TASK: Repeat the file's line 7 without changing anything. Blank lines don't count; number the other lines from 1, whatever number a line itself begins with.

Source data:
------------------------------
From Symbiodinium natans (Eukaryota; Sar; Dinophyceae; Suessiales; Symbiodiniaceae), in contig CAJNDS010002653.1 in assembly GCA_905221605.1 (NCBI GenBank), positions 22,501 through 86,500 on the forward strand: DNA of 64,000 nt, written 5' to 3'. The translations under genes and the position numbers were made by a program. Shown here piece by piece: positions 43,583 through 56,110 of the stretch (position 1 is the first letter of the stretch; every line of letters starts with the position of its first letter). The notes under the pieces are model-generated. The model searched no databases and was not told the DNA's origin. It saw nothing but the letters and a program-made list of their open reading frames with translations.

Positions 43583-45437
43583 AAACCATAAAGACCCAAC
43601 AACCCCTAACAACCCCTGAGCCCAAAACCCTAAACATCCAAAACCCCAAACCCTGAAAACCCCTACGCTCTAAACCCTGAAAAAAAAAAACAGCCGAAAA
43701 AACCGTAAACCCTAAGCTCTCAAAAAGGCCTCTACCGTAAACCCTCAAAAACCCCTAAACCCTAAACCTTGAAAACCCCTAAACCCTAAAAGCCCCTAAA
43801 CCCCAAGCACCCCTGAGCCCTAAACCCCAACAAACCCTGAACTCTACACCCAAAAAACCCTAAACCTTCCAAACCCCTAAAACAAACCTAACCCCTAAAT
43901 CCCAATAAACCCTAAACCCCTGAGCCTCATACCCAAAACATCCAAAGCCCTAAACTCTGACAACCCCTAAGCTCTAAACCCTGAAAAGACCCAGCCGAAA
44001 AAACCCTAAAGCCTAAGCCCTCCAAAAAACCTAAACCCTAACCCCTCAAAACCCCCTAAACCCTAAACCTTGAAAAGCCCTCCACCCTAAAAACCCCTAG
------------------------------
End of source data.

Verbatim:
43901 CCCAATAAACCCTAAACCCCTGAGCCTCATACCCAAAACATCCAAAGCCCTAAACTCTGACAACCCCTAAGCTCTAAACCCTGAAAAGACCCAGCCGAAA